The future is being defined by two forces that are battling each other: hierarchies and networks. We are in the age of the network (networks of resources, talents, IOT, etc.). This fights with our traditional world of hierarchy, of org charts and rules and expectations and of how things are supposed to be done. Hierarchy provides a lot of security, stability, and clarity, but very little freedom. Network provides freedom, but ambiguity and uncertainty as things move and change very fast, which can be frightening.
“Organizational structures are mirrored in our assessments, thinking, and mental models. They form the basis for our understanding and the nature of our reality.” Peter Senge, MIT Sloan School of Management (The Fifth Discipline). Hierarchy has re-wired our brains. This is a problem because Millennial and Generation Z adults are working on a networked model since that’s what they grew up with.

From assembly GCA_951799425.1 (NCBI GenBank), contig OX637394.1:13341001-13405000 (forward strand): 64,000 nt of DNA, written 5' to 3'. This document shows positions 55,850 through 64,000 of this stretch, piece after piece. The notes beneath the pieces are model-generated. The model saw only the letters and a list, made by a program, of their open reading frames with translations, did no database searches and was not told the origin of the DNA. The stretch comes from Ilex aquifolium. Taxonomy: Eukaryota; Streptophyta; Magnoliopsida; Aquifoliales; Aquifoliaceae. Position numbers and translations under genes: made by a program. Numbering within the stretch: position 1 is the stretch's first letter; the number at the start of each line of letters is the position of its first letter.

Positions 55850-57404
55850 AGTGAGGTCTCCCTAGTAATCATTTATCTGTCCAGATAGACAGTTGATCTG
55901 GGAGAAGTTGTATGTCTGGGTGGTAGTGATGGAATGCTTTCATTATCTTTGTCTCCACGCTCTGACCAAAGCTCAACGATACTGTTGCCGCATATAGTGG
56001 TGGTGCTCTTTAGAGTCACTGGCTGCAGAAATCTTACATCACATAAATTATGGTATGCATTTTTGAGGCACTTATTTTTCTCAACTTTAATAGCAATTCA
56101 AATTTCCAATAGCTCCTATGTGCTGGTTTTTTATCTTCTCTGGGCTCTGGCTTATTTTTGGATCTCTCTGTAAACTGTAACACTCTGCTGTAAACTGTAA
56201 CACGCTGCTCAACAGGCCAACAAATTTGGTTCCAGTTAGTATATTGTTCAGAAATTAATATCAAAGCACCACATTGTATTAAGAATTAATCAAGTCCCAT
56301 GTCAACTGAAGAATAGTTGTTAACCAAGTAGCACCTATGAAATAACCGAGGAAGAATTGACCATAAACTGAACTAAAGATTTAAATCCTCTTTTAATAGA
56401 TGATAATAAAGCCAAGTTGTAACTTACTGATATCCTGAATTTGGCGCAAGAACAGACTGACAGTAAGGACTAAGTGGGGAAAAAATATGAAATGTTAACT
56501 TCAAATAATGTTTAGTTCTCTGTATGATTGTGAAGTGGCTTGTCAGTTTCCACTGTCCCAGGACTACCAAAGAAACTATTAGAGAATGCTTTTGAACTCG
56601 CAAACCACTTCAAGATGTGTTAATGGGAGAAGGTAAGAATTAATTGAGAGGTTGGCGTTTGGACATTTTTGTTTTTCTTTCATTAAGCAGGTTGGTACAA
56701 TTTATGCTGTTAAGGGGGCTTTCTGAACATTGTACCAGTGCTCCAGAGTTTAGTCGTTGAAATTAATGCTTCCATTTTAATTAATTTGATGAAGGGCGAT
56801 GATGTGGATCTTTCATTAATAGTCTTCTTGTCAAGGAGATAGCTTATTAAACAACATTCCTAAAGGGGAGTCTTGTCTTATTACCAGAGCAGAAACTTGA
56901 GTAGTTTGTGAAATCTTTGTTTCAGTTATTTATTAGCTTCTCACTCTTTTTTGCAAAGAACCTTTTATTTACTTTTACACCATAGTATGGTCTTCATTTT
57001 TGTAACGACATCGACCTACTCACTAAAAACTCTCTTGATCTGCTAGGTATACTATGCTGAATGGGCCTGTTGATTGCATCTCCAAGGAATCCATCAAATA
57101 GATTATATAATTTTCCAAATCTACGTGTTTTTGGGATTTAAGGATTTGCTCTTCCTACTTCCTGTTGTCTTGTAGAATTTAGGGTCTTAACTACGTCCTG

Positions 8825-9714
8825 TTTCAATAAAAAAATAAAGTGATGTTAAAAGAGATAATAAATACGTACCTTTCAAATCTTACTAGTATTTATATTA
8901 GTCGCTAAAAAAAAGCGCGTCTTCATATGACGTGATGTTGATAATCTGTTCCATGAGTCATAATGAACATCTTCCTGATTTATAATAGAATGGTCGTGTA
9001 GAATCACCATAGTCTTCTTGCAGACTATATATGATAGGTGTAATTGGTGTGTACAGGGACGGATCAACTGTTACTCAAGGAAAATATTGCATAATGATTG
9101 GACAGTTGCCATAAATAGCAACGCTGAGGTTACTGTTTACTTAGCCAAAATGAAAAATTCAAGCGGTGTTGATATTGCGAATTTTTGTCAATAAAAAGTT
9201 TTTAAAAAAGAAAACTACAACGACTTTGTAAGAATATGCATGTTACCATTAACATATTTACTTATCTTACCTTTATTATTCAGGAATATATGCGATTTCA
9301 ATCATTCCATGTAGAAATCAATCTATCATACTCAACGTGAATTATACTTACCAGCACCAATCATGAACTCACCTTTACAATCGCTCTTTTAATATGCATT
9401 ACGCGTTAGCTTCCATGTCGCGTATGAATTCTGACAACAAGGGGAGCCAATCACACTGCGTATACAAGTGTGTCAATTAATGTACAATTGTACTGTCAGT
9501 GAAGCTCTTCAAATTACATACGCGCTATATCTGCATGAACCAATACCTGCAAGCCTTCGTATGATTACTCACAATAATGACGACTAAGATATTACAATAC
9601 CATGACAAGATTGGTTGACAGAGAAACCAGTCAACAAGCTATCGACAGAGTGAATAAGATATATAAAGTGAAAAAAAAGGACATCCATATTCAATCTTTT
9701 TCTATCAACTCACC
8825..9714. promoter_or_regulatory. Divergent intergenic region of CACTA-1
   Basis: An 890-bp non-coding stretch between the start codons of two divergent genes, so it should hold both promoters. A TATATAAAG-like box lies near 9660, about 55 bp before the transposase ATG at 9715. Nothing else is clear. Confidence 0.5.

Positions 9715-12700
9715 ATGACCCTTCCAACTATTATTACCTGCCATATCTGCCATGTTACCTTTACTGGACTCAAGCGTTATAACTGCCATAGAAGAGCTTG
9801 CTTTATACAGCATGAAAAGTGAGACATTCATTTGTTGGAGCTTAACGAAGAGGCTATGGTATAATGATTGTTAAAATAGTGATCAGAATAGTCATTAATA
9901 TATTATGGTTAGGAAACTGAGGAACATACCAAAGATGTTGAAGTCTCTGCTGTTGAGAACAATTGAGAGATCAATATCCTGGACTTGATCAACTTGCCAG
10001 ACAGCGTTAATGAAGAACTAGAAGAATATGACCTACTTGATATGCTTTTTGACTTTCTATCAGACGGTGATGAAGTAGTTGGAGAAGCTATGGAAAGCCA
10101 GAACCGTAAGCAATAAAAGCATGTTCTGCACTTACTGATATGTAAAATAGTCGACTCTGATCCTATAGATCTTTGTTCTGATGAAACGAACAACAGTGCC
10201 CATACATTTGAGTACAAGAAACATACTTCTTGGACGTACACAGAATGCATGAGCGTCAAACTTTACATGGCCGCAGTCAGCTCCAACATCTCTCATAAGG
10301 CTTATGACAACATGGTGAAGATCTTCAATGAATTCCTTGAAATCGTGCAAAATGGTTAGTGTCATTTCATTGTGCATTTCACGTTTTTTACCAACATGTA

What Leaders Should Do Now
I was fortunate to be able to attend an all-day session with Seth Mattison and found his ideas really intriguing, both for TCEA and for school districts. He made the point that great leaders today must maintain a foot in the two worlds (hierarchy and network) every single day. They can live in the present moment and execute results there. But they also must simultaneously reinvent and experiment to see what is coming next.